The present study aims to validate the Healthy Lifestyle Questionnaire (EVS II) for the Portuguese language.
The use of this questionnaire will allow a more comprehensive characterization of the healthy habits and lifestyles of athletes, regarding the validations of the EVS [21
], supporting translation of the Spanish version [2
] to Portuguese. The Healthy Lifestyles Questionnaire (EVS II) itself presents as a new and a more appropriate instrument, which has an adequate number of items per factor.
3.1. Confirmatory Factor Analysis
In the present work, we have chosen to eliminate six items, since they did not meet the factorial load equal to or greater than 0.40, as proposed by the author [31
]. In the balanced diet factor, item 12 (Like sweets, cakes, ... at most once or twice a week) was eliminated, in the factor of tobacco consumption, item 5 [I consider that tobacco helps to relate to me, (alcohol makes it better)] and item 16 (I have the feeling that I’m always drinking more alcohol) were eliminated, in the dimension of other drugs consumption, item 3 (I usually take some drug) was eliminated, and in the resting habits dimension, item 22 (I usually take a nap for approximately 30 min) was eliminated.
Confirmatory factor analysis to evaluate the six-factor model of the Healthy Lifestyle Questionnaire-EVS II, showed that the 24 items were grouped into six factors, respectively: balanced diet (5 items), respect for mealtime (5 items), tobacco consumption (4 items), alcohol consumption (3 items), other drugs consumption (4 items) and resting habits (3 items).
Likewise, the standardized factor loads were all statistically significant (p
< 0.01), so it can be concluded that the model presented in Figure 1
, at the analytical level, presents satisfactory results.
After a first analysis, the general results of the model indicated a reasonable fit of the adapted version of the Healthy Lifestyle Questionnaire (EVS II), which was composed of 24 items: χ2 = 305.925, p = 0.000, df = 120.017, χ2/df = 2.549, NFI = 0.909, TLI = 0.918, CFI = 0.944, GFI = 0.944, AGFI = 0.909, SRMR = 0.048, and RMSEA = 0.060. With these results, the structural model reveals a satisfactory overall fit, having models with satisfactory adjustment in previous versions, although with a smaller number of analysis dimensions than the EVS II.
3.2. Analysis of Internal Consistency and Convergent Validity
shows the internal consistency values of EVS II. The internal consistency of each of the factors resulting from the factorial analysis (McDonald’s Omega ω), presented the following results: 0.81 balanced diet, 0.90 respect for mealtime, 0.96 tobacco consumption, 0.76, alcohol consumption, 0.78 consumption of other drugs and 0.74 resting habits. The mean extracted variance and the composite reliability for each factor were 0.82 and 0.53 in the balanced diet, 0.91 and 0.71 for respect for mealtime, 0.96 and 0.85 for tobacco consumption, 0.79 and 0.51 for alcohol consumption, 0.78 and 0.51 in the consumption of other drugs, and 0.77 and 0.54 in resting habits, fulfilling all the factors evaluated in the assumptions [30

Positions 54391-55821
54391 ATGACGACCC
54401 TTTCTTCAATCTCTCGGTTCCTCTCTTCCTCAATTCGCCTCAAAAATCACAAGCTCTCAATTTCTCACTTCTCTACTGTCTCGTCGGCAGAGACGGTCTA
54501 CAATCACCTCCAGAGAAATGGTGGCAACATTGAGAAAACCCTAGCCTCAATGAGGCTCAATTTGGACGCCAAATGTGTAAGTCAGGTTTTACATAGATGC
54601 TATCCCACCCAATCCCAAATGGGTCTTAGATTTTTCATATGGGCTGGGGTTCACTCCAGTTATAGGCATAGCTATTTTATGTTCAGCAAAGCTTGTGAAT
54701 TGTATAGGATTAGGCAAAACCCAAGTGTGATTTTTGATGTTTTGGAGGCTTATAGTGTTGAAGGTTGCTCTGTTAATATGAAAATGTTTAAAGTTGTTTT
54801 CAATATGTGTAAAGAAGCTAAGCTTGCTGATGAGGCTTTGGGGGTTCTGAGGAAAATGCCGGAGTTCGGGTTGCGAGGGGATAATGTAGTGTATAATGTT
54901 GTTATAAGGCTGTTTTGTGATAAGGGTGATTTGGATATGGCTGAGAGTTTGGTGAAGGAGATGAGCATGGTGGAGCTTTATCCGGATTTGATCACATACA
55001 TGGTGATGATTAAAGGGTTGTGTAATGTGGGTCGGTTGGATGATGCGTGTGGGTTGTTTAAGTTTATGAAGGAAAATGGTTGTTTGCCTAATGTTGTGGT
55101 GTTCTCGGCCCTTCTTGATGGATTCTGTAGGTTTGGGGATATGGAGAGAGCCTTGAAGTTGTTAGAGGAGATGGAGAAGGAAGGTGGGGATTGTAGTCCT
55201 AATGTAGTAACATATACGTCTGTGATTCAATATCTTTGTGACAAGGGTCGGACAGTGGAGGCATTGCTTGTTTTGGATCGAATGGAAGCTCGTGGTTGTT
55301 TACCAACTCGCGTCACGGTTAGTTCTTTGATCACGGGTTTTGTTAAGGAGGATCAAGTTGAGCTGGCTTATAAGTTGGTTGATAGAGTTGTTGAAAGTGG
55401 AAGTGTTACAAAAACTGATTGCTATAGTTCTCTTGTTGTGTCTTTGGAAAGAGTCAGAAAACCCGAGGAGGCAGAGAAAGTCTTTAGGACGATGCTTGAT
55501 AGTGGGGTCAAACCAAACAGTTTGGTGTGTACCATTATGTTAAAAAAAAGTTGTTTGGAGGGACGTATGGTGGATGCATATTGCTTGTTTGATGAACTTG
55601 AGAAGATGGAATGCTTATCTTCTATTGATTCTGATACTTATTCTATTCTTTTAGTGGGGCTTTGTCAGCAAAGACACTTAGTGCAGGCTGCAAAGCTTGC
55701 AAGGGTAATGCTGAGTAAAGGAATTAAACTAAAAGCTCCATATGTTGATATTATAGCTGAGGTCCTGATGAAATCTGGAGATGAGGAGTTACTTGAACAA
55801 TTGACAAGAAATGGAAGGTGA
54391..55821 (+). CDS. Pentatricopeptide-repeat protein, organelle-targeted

To verify whether the number of factors is reasonable based on the specific measurement model, according to the equations proposed by the author [30
], OmegaHS values were obtained to balance diet by 0.27, respect for mealtime 0.36, tobacco consumption 0.49, alcohol consumption 0.35, other drugs consumption 0.27 and resting habits 0.34, these values being typical or relatively large.
From a descriptive point of view (Table 2
), the values of healthy lifestyles were obtained in this group of veteran athletes, with higher means in balanced eating behaviours (
= 3.63 ± 0.80), respect for mealtime (
= 3.64 ± 0.89), and lower means in smoking average (
= 1.57 ± 1.02), alcohol consumption (
= 1.52 ± 0.68) and consumption of other drugs (
= 1.55 ± 0.74). In the motivation variables, the veteran athletes demonstrated a high autonomic motivation (
= 5.43 ± 0.89), and reduced values of controlled motivation (
= 1.99 ± 1.07) and amotivation (
= 2.02 ± 1.20).
The evaluation of concurrent validity through a bivariate correlation analysis, most of the correlations between the variables of the EVS II and the BRSQ were significant and in the expected direction. Autonomic motivation is positively correlated with a balanced diet, respect for mealtime and resting habits. It assumes a negative correlation like tobacco consumption, alcohol consumption and consumption of other drugs. Controlled motivation and amotivation assumed correlations in the opposite direction to autonomous motivation, given the different variables of healthy lifestyles.
The main objective of the present study was to broaden previous research on healthy lifestyles, particularly associated with the practice of veteran athletes, through the validation of the Healthy Lifestyle Questionnaire—EVS II, for the Portuguese competitive sport context.
According to that, each new application of a measuring instrument represents a contribution to improving the theoretical value of the research domain [27
]. This study extends this core of knowledge, confirming the validity of the EVS II instrument in a research context, as well as through improved knowledge of how to help sports and exercise psychologists, to understand healthy practices and health indicators in veteran athletes.